News Release – Minister Kenney announces removal of exception relating to Safe Third Country Agreement

Ottawa, July 23, 2009 — A change related to the Canada–U.S. Safe Third Country Agreement was announced today by Citizenship, Immigration and Multiculturalism Minister Jason Kenney. The change removes one of Canada’s exceptions to the Agreement and is another step toward improving Canada’s asylum system.

The Canada-U.S. Safe Third Country Agreement was signed on December 5, 2002, and implemented on December 29, 2004. Under the Agreement, refugee claimants arriving in North America must make a claim in the first safe country they reach – either Canada or the United States.

One of Canada’s exceptions to this agreement allowed individuals from countries under a temporary suspension of removals (TSR) coming through the Canada–U.S. land border to make a refugee claim in Canada, even though they already had the opportunity to make one in the United States. Effective today, this exception has been removed.

Unless they qualify for another exception under the Safe Third Country Agreement, nationals from TSR countries (Afghanistan, the Democratic Republic of Congo, Haiti, Iraq and Zimbabwe) arriving at a Canada–U.S.. land border will be ineligible to make a refugee claim in Canada and will be turned back to the United States. Nationals from these countries already in Canada or arriving at a port of entry that is not a land border with the U.S will not be affected by this measure and will continue to have access to Canada’s asylum system.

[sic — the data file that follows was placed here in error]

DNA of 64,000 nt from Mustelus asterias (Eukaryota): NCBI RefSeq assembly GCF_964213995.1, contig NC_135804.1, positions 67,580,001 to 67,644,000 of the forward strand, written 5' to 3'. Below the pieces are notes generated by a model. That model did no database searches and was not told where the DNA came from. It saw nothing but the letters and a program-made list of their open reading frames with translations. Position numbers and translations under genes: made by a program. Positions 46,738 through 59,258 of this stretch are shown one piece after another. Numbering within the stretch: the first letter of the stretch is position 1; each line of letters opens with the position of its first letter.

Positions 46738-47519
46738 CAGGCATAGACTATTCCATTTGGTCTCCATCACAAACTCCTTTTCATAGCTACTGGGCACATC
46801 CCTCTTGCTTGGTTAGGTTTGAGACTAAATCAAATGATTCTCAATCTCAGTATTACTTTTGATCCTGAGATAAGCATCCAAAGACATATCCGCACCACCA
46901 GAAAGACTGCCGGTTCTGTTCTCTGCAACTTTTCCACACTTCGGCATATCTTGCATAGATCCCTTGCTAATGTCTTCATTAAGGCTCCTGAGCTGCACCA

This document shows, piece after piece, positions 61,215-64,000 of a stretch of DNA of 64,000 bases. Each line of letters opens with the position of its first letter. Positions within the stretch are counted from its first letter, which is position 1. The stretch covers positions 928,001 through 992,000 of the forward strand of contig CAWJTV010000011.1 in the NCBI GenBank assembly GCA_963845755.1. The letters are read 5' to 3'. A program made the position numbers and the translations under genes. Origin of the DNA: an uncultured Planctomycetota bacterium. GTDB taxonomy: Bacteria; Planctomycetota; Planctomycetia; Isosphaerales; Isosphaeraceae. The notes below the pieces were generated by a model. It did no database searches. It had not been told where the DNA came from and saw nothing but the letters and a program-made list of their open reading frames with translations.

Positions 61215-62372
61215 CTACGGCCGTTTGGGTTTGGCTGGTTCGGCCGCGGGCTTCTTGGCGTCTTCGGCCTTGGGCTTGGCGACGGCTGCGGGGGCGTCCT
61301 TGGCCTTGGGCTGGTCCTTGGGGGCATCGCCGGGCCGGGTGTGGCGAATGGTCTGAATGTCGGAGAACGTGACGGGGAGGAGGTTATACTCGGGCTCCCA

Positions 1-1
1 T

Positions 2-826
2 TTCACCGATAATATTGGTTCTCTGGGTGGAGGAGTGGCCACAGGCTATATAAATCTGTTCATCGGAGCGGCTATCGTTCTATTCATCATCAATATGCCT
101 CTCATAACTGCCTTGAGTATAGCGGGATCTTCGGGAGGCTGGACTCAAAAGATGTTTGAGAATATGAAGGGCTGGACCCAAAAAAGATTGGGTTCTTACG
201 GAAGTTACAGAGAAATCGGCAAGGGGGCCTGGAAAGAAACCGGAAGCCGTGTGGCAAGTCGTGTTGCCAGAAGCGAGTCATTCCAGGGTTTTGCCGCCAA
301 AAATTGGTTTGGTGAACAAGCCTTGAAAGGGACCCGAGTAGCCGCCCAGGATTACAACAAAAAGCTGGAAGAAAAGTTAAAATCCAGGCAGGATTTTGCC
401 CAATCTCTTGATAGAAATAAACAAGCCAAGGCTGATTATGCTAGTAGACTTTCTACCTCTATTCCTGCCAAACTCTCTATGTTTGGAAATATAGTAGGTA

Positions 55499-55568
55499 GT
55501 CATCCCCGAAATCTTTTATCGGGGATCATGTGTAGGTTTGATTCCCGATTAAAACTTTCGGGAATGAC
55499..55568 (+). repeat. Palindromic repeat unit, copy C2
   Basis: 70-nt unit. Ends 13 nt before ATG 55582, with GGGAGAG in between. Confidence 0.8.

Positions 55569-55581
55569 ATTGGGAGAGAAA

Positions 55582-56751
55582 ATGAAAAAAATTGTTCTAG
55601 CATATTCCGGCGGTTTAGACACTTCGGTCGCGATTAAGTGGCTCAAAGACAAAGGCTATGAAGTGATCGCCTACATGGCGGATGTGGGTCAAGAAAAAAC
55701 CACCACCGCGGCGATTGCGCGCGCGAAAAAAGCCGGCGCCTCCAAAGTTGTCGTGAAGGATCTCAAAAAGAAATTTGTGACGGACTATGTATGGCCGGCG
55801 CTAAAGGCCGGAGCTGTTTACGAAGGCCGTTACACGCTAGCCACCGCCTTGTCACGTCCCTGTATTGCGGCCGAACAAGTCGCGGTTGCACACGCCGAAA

Under the Canada–U.S. Safe Third Country Agreement, individuals turned back at the Canada–U.S border will have access to the U.S. refugee protection system.

The objective of the Safe Third Country Agreement is to allow both Canada and the United States to handle refugee claims in an orderly manner, reduce the possibility of multiple claims and share the responsibility for providing protection to those in need,” said Minister Kenney. “This exception was undermining those objectives and therefore the integrity of our asylum system.

It is important that we don’t create a two-tier immigration system: one tier for immigrants who wait patiently in line to come to Canada, frequently for years; and another tier for those who jump the immigration queue and make refugee claims in Canada after they’ve already had the opportunity to do so in a safe, democratic country,” continued Minister Kenney.

This decision follows a review by the Government of Canada of U.S. policies and practices that confirmed the continued designation of the United States as a country with a refugee protection program that meets international standards. In addition, the Federal Court of Appeal has upheld the legality of the Safe Third Country Agreement between Canada and the United States, as well as the designation of the United States as a safe third country. The Supreme Court of Canada declined to hear an appeal of that decision.

A TSR prevents removals to a country or place when conditions such as war or environmental disaster threaten the lives or security of the entire population. When a TSR is in place, people whose refugee claim is rejected or who are found inadmissible for some other reason and who normally would be subject to removal are allowed to stay in Canada until the TSR is lifted.

For further information (media only), please contact:

Media Relations Unit
Communications Branch
Citizenship and Immigration Canada
CIC-Media-Relations@cic.gc.ca

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